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Future of the Non-aligned

K.P. Misra

By Peter Willetts
Popular, Bombay, 1978, pp. xxi 310, Rs. 96.00

VOLUME IV NUMBER 1 July/August 1979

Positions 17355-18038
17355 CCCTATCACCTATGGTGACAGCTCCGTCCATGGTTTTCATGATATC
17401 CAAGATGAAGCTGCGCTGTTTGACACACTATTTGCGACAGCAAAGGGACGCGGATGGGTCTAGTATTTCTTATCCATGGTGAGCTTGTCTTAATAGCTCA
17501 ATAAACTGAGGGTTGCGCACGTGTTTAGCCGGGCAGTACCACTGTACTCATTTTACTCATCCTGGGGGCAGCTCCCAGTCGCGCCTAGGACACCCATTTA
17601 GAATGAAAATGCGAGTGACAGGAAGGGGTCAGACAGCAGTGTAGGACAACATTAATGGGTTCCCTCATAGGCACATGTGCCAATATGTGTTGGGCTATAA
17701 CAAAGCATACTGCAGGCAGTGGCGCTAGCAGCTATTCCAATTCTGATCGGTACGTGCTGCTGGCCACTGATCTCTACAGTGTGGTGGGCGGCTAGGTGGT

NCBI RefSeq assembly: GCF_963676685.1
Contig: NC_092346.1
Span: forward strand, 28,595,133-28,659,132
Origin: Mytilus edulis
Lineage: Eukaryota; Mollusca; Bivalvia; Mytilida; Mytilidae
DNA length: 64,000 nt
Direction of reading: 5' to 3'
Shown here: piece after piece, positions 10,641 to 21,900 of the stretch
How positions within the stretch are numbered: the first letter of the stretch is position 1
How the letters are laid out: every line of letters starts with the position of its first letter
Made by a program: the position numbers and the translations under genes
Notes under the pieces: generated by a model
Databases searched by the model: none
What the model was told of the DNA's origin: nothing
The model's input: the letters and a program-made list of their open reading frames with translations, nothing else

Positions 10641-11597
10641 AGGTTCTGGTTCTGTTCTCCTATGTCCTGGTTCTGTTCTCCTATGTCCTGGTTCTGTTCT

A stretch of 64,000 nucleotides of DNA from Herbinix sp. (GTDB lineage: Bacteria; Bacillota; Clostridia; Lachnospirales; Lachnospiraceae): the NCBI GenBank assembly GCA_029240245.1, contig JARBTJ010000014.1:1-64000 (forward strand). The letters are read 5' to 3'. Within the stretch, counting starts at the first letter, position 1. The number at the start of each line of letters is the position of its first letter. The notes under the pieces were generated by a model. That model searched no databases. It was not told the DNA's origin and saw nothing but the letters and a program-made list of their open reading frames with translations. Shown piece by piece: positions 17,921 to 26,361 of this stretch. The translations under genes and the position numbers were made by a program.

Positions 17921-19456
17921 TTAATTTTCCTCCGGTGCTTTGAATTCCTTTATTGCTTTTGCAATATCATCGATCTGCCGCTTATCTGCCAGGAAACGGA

During the last three decades, about a dozen books have been produced by western scholars on the theory and practice of nonalignment. Of these mostly American and British scholars the latter have shown relatively greater sensitivity and understanding of the philosophical foundation and practical implications of the nonaligned movement. Peter Willetts, Lecturer in International Relations at the City University in London, now joins their ranks. Nonalignment can be analysed from the two interrelated stand-points—as a foreign policy perspective of numerous new nations who have acquired political independence in the years since the end of the Second World War and their broad international movement whose objective is to bring about substantive and structural transformation in international relation­ships. Peter Willetts confines himself essentially to the second. The book begins with an analysis of events which culminated in the holding of the first summit conference of nonaligned countries in Belgrade in 1961. Though it is claimed by the author that it ‘breaks new ground’, it appears that facts and interpretations, well known to the stu­dents of the subject have been neatly re­counted. The author's assertion that ‘if there is any point at which nonalignment was concerned, it was in the 1956 Suez­-Hungary Crisis’, seems to ignore the foreign policy perspective of at least a decade preceding this event of a country like India. In a now famous broadcast in 1946, Jawaharlal Nehru said: ‘We pro­pose, as far as possible, to keep away from the power politics of groups, alig­ned against one another ...’ Even if the earlier antecedents of non-alignment are not taken into account, this oft-quoted sentence which unambiguously conceives nonalignment can be ignored only at the cost of the authenticity of the study. One may overlook the author's char­acterization of India's action in 1971 in what was then East Pakistan as ‘in­vasion’ as a typical western prejudice, but it is difficult to concede that non­alignment is an ideology. The policies, and arising out of them the roles of the non-aligned countries in international relations in recent decades perhaps do not permit us to create a close-knit and coherent theoretical model or ideology. Of course, they do constitute a broad framework of general principles. Ideo­logies, on the other hand, as Edward Shils (whom the author himself quotes), has pointed out ‘as compared with other patterns of beliefs ... are relatively highly systematized or integrated .. ,’ Thus non­alignment ...

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